You once tweeted ‘ Thank God for blank pages that permit us to vent ‘. Can you elaborate further?

I often think of poetry as an ever present friend whose sole role is to listen to whatever thoughts burden (or not) you regardless of how idiotic, flawed or inconsequential it may sound and everyone needs a means to vent and not be chastised for it. I think poetry allows that and I’m grateful for it.

You have been performing for years. I first heard you some 4 years ago. How will you describe your growth as an artiste (poet) over these years?

In one word, interesting! My style of performance hasn’t exactly changed but I have learnt to be bolder on stage and I think I’ve become a bit more diverse content-wise. I’m still discovering new techniques and themes to improve the quality of my performance

Do you have any expectations about this EP and what do you intend to achieve by or through it?

One of my favourite spoken word poets, Dominique Cristina, answers this question best. In a session, she said (forgive me, it’s a bit long)

So for me, the process was, one, beginning to understand that I had something to say. That, two, I had permission to say it. That, three; that permission didn’t come from anybody but me. And that, four, not only was my voice necessary, not only was it urgent, but it was persistent and for always. That I could offer it into a space and not teach you anything necessarily but show up big and in so doing, maybe, it becomes instructive. Maybe, you (audience) recognize that that is also belonging to you. I think that’s powerful”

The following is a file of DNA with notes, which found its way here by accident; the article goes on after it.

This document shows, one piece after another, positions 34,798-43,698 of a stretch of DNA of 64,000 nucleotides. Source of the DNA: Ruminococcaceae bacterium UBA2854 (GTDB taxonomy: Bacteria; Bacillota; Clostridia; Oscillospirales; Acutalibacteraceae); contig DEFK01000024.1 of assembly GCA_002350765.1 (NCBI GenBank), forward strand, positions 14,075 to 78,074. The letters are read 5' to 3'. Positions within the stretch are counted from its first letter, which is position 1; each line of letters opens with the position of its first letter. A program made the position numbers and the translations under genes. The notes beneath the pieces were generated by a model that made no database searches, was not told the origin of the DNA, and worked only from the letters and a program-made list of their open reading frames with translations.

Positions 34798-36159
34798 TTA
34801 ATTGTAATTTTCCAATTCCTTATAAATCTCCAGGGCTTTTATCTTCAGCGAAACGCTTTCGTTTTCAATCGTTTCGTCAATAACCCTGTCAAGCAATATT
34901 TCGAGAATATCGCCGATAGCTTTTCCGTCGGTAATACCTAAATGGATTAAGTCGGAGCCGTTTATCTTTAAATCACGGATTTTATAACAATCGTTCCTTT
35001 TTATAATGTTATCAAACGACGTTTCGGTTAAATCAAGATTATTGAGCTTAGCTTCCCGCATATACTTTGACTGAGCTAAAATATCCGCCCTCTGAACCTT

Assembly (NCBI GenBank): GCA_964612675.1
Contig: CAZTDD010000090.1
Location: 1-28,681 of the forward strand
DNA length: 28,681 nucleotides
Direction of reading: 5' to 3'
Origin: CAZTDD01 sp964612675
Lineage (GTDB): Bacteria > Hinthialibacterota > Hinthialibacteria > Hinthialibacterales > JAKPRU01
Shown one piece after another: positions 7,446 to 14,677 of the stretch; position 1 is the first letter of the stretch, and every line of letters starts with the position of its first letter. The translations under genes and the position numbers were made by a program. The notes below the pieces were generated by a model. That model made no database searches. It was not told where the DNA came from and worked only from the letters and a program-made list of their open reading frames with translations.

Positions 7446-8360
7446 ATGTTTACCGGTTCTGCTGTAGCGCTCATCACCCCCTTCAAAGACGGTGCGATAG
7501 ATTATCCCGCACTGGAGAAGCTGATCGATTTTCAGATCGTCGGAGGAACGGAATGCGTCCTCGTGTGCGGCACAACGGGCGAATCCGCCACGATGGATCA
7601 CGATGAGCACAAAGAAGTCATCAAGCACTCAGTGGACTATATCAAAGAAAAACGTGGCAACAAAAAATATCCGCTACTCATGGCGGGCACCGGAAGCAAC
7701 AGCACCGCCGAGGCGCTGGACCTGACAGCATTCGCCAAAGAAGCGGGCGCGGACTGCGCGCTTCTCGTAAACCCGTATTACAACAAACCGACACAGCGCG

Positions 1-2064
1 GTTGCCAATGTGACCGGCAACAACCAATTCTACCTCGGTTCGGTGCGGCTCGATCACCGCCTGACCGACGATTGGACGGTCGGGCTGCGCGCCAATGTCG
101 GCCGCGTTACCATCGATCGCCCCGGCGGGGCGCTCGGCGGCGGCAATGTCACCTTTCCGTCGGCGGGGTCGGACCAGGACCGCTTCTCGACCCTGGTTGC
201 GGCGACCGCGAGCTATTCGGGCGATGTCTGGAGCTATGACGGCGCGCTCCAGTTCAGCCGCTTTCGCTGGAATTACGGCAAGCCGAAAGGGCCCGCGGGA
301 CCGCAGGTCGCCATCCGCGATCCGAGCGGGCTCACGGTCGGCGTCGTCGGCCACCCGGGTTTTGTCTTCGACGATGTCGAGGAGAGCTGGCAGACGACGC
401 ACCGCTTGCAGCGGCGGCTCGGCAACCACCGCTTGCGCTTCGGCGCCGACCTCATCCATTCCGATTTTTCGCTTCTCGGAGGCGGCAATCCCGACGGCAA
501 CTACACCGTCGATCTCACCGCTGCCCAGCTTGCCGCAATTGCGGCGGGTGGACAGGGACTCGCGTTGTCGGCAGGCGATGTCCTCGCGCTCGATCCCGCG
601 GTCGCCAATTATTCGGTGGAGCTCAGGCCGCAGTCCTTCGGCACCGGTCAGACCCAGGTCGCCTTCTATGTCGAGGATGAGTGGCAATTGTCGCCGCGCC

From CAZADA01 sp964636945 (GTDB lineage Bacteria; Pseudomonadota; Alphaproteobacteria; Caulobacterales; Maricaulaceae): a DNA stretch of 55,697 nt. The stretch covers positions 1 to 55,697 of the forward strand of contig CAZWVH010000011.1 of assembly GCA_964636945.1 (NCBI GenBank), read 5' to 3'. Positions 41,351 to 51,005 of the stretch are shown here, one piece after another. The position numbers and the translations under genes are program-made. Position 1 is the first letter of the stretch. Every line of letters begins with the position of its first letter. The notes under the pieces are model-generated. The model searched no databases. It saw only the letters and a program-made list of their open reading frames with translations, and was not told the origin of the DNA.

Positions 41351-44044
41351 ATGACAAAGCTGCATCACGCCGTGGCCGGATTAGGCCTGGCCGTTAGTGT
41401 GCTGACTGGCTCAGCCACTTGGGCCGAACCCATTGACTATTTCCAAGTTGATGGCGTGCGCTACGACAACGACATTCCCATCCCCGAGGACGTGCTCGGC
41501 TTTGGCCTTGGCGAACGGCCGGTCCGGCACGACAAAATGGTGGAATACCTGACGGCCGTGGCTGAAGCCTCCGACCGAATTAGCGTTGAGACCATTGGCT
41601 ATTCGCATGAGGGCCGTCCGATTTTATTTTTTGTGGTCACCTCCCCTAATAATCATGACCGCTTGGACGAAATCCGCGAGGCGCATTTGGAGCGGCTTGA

I share the exact sentiments. My entire journey with poetry has been about the understanding that my voice too is valid and ultimately reaching as many people as I can, hopefully make some sort of difference in their lives.

The poetry space is growing yet there are challenges. What do you consider the major challenge(s) affecting poetry today?

My entire journey with poetry has been about the understanding that my voice too is valid

In 2015 and 2016 respectively, Poetra and Akotowaa released EPs. In a few days, TWWT would be out. How important is it for female poets to take their spots within the poetry sphere?